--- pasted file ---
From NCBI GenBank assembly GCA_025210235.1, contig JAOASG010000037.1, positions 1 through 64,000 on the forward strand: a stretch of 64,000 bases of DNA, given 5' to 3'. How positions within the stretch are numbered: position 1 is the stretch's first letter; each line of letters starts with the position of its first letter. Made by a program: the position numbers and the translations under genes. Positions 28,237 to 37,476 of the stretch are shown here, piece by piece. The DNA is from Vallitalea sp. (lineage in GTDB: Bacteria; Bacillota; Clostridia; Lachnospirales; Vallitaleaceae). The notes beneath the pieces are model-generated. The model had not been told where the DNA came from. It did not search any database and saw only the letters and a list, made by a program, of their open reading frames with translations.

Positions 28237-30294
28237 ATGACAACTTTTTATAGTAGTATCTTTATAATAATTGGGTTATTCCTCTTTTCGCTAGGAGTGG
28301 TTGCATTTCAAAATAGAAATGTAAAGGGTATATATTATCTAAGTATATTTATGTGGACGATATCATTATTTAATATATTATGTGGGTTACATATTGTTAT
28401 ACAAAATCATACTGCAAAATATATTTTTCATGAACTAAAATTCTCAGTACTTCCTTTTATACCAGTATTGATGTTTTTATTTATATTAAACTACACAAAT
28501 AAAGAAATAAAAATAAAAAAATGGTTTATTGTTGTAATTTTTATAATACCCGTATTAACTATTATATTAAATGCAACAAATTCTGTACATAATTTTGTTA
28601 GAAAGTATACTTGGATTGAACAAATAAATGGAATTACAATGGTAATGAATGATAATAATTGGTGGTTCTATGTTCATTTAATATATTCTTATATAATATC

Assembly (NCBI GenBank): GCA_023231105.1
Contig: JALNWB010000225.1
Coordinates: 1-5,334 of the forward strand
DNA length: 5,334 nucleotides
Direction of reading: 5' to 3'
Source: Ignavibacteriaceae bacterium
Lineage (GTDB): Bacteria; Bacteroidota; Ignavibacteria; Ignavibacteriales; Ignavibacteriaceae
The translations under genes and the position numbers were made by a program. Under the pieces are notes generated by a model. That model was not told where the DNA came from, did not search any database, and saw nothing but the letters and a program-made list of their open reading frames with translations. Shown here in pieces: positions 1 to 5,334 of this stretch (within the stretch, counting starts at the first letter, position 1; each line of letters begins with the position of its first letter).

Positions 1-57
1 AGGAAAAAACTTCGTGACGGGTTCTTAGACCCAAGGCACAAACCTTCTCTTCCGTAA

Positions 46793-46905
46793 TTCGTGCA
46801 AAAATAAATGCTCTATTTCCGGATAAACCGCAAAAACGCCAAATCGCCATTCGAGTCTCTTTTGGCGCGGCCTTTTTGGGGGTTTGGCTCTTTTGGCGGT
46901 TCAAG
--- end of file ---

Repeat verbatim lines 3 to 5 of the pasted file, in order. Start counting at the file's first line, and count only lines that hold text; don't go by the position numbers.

28237 ATGACAACTTTTTATAGTAGTATCTTTATAATAATTGGGTTATTCCTCTTTTCGCTAGGAGTGG
28301 TTGCATTTCAAAATAGAAATGTAAAGGGTATATATTATCTAAGTATATTTATGTGGACGATATCATTATTTAATATATTATGTGGGTTACATATTGTTAT
28401 ACAAAATCATACTGCAAAATATATTTTTCATGAACTAAAATTCTCAGTACTTCCTTTTATACCAGTATTGATGTTTTTATTTATATTAAACTACACAAAT